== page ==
Short List: August 10-17 | Featured Events | Pittsburgh | Pittsburgh City Paper

Short List: August 10-17

A new play about fracking; Jon Lovitz at the Improv; escape artist Michael Griffin; the Carnegie’s new Teenie Harris exhibit


In 2013, fledgling theater troupe Hatch Arts Collective began exploring fracking; a short outdoor production led to a longer indoor work. Now comes Driftless, the final installment. In this evening-length play, a Washington County family and a Catholic priest confront the human and environmental impacts of deep-drilling for oil and natural gas. Hatch’s biggest solo production yet (following Chickens in the Yard, 2015’s collaboration with Quantum Theatre) gets four performances at the New Hazlett Theater; Adil Mansoor directs an ensemble including Ken Bolden, Trevor Butler, Siovhan Christensen, Alec Silberblatt and Tammy Tsai. While playwright Paul Kruse — who co-founded Hatch with Mansoor and producer Nicole Shero — based his script on interviews with people affected by fracking, the characters are fictional. Hatch approaches fracking from an environmental-justice angle, the idea that we shouldn’t have to choose between economic security and a healthy environment. “We’re only just beginning to understand what the effects of this practice are,” says Kruse. While Driftless admits pro-fracking perspectives, the organizations tabling in the lobby are advocacy groups like the Center for Coalfield Justice and Friends of the Harmed. Yet the show’s tone is often ruminative, even mythic, as it attempts to humanize not only the politics but the science of fracking. “What happens if we imagine,” asks Mansoor, “that heaven is at the core of the earth?” Bill O’Driscoll Thu., Aug. 11-Sun., Aug. 14. 6 Allegheny Square East, North Side. $15-20.

Thu., Aug. 11 – Comedy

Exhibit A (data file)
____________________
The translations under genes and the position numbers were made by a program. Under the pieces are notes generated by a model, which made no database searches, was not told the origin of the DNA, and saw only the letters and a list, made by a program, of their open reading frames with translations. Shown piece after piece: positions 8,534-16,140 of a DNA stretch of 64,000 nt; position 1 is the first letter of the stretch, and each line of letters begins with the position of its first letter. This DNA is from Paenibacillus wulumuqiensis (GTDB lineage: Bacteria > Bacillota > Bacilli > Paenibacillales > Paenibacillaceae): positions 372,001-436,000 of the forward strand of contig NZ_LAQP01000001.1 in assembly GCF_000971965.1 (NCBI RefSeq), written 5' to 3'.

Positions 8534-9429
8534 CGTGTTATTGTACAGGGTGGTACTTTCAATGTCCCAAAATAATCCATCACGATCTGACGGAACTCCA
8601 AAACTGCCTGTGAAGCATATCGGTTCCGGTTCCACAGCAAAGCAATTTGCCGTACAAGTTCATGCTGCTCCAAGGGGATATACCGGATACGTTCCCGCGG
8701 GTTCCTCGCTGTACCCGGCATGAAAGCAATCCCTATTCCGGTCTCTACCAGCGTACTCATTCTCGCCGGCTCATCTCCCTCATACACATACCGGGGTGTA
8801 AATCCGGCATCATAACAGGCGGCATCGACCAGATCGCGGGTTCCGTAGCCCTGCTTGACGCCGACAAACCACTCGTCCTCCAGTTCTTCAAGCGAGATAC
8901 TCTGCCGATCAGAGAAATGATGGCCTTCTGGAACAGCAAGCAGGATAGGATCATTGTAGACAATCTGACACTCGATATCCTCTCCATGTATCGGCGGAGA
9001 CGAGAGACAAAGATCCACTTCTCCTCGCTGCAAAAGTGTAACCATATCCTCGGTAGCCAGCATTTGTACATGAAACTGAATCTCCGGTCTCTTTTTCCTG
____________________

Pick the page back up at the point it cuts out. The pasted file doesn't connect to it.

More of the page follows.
Jon Lovitz is a familiar face (going back to Saturday Night Live) and voice (The Simpsons, The Critic), but he’s also something of a rarity. Lots of comedians turn to acting; Lovitz was two decades into a career as an actor when he gave standup a try. That was more than a decade ago. The funnyman’s latest road trip takes him to the Pittsburgh Improv, where he has five shows starting tonight. Bill O’Driscoll 8 p.m. Continues through Sat., Aug. 13. 166 E. Bridge St., The Waterfront, West Homestead. $30. 412-462-5233 or

Fri., Aug. 12 — Magic

Two-time World Magic Award-winner and escape artist Michael Griffin will attempt dazzling and dangerous feats tonight at the Oaks Theater. Griffin, who’s been featured on America’s Got Talent and Masters of Illusion, will perform close-up tricks and daring escapes with touches of humor and, of course, audience participation for his show 50 Shades of Great. Griffin’s stunts have included surviving a public hanging and breaking out of Harry Houdini’s original underwater box. For an extra challenge, if this show sells 200 tickets by Aug. 10, Griffin will be handcuffed and chained to a cement block and dropped into the Allegheny River. Tyler Dague 7:30 p.m. 310 Allegheny River Blvd., Oakmont. $17-25. 412-828-6322 or

Sat., Aug. 13 — Motorcycles

Sewickley is home base for internationally distributed Café Racer magazine and also for its annual Café Racer Readers’ Ride-In Bike Show. Last year’s show specializing in custom, barebones, built-for-speed bikes drew 1,100 fans and 75 show entries from around the country. The ninth annual incarnation promises to be bigger still, with cash prizes for Best in Show and People’s Choice, and trophies in several other categories. Guest judges in Sewickley War Memorial Park are custom builder Dustin Kott and comedian Alonzo Bodden. BO 10 a.m.-3 p.m. Blackburn Road, Sewickley. Free.

Photo by Charles “Teenie” Harris. Image courtesy of the Carnegie Museum of Art

Sat., Aug. 13 – Art

Charles “Teenie” Harris is a Pittsburgh legend. His thousands of photographs captured the African-American experience in the city, particularly the Hill District, for the Pittsburgh Courier. The Carnegie Museum of Art holds Harris’ archive, and a new exhibit entitled Teenie Harris Photographs: Elections focuses on his many pictures depicting campaign rallies, polling places and voting rights. (Pictured is a 1960 image of Richard Nixon in the Hill.) The exhibit, which opens today, was guest-curated by actor and area native Michael Keaton; former KDKA-TV reporter Harold Hayes; and Pittsburgh City Councilor R. Daniel Lavelle. TD 10 a.m.-5 p.m. Exhibit continues through Dec. 5. 4400 Forbes Ave., Oakland. $11.95-19.95. 412-622-3131 or

Photo courtesy of Meadowcroft

Sat., Aug. 13 – Sport